Difference between revisions of "2011 AIME II Problems/Problem 4"
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Let <math>DC=x</math>. Then by the Angle Bisector Theorem, <math>BD=\frac{20}{11}x</math>. By the Ratio Lemma, we have that <math>\frac{PC}{AP}=\frac{\frac{31}{11}x\sin\angle PBC}{20\sin\angle ABP}.</math> Notice that <math>[\triangle BAM]=[\triangle BMD]</math> since their bases have the same length and they share a height. By the sin area formula, we have that <cmath>\frac{1}{2}\cdot20\cdot BM\cdot \sin\angle ABP=\frac{1}{2}\cdot \frac{20}{11}x\cdot BM\cdot\sin\angle PBC.</cmath> Simplifying, we get that <math>\frac{\sin\angle PBC}{\sin\angle ABP}=\frac{11}{x}.</math> Plugging this into what we got from the Ratio Lemma, we have that <math>\frac{PC}{AP}=\frac{31}{20}\implies\boxed{051.}</math> | Let <math>DC=x</math>. Then by the Angle Bisector Theorem, <math>BD=\frac{20}{11}x</math>. By the Ratio Lemma, we have that <math>\frac{PC}{AP}=\frac{\frac{31}{11}x\sin\angle PBC}{20\sin\angle ABP}.</math> Notice that <math>[\triangle BAM]=[\triangle BMD]</math> since their bases have the same length and they share a height. By the sin area formula, we have that <cmath>\frac{1}{2}\cdot20\cdot BM\cdot \sin\angle ABP=\frac{1}{2}\cdot \frac{20}{11}x\cdot BM\cdot\sin\angle PBC.</cmath> Simplifying, we get that <math>\frac{\sin\angle PBC}{\sin\angle ABP}=\frac{11}{x}.</math> Plugging this into what we got from the Ratio Lemma, we have that <math>\frac{PC}{AP}=\frac{31}{20}\implies\boxed{051.}</math> | ||
− | === Solution | + | === Solution 6 (quick Menelaus) === |
First, we will find <math>\frac{MP}{BP}</math>. By Menelaus on <math>\triangle BDM</math> and the line <math>AC</math>, we have | First, we will find <math>\frac{MP}{BP}</math>. By Menelaus on <math>\triangle BDM</math> and the line <math>AC</math>, we have | ||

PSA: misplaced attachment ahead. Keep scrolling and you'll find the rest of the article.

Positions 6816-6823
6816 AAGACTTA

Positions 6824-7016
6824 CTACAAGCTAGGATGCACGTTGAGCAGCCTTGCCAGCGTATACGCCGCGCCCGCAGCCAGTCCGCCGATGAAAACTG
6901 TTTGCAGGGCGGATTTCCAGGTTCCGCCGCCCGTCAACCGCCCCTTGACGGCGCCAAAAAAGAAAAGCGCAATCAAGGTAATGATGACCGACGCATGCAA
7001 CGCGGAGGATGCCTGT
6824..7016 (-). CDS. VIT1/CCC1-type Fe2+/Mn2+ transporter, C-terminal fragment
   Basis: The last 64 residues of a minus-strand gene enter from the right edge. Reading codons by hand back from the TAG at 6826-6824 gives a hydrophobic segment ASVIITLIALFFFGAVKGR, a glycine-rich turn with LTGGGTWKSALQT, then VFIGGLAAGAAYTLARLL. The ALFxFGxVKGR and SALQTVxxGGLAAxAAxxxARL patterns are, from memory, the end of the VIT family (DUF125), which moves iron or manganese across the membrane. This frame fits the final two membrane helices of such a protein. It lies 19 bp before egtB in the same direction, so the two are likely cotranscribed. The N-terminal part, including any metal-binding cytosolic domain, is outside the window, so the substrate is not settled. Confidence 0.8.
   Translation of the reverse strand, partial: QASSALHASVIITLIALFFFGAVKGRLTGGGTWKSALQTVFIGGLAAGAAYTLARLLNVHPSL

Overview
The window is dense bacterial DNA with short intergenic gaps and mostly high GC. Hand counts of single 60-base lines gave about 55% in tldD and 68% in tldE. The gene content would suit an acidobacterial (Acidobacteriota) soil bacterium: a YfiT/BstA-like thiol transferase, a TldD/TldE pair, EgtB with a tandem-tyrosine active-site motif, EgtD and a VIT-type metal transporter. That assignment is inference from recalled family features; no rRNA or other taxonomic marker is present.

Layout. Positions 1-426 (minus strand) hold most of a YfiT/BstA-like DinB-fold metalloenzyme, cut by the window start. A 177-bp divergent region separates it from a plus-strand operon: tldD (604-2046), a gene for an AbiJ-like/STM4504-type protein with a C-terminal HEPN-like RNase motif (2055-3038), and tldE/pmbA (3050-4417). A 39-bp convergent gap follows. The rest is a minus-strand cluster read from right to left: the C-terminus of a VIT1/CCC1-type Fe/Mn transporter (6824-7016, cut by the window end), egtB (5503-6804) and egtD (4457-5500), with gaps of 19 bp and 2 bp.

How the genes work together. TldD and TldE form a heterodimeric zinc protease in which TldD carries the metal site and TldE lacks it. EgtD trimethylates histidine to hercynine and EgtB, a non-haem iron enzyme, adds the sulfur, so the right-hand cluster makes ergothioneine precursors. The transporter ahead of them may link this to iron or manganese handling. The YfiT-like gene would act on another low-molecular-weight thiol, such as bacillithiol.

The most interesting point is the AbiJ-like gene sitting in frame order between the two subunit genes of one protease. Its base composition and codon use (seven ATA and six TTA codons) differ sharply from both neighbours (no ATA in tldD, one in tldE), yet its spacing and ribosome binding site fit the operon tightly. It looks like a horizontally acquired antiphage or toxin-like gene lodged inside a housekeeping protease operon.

<cmath>\frac{BC}{CD}\cdot\frac{DA}{AM}\cdot\frac{MP}{PB}=1\implies \frac{62MP}{11BP}=1\implies \frac{MP}{BP}=\frac{11}{62}.</cmath> | <cmath>\frac{BC}{CD}\cdot\frac{DA}{AM}\cdot\frac{MP}{PB}=1\implies \frac{62MP}{11BP}=1\implies \frac{MP}{BP}=\frac{11}{62}.</cmath> |
Revision as of 21:08, 4 March 2020
Problem 4
In triangle , . The angle bisector of intersects at point , and point is the midpoint of . Let be the point of the intersection of and . The ratio of to can be expressed in the form , where and are relatively prime positive integers. Find .
Contents
Solutions
Solution 1
Let be on such that . It follows that , so by the Angle Bisector Theorem. Similarly, we see by the midline theorem that . Thus, and .
Solution 2
Assign mass points as follows: by Angle-Bisector Theorem, , so we assign . Since , then , and , so .
Solution 3
By Menelaus' Theorem on with transversal , So .
Solution 4
We will use barycentric coordinates. Let , , . By the Angle Bisector Theorem, . Since is the midpoint of , . Therefore, the equation for line BM is . Let . Using the equation for , we get Therefore, so the answer is .
Solution 5
Let . Then by the Angle Bisector Theorem, . By the Ratio Lemma, we have that Notice that since their bases have the same length and they share a height. By the sin area formula, we have that Simplifying, we get that Plugging this into what we got from the Ratio Lemma, we have that
Solution 6 (quick Menelaus)
First, we will find . By Menelaus on and the line , we have This implies that . Then, by Menelaus on and line , we have Therefore, The answer is . -brainiacmaniac31
See also
2011 AIME II (Problems • Answer Key • Resources) | ||
Preceded by Problem 3 |
Followed by Problem 5 | |
1 • 2 • 3 • 4 • 5 • 6 • 7 • 8 • 9 • 10 • 11 • 12 • 13 • 14 • 15 | ||
All AIME Problems and Solutions |
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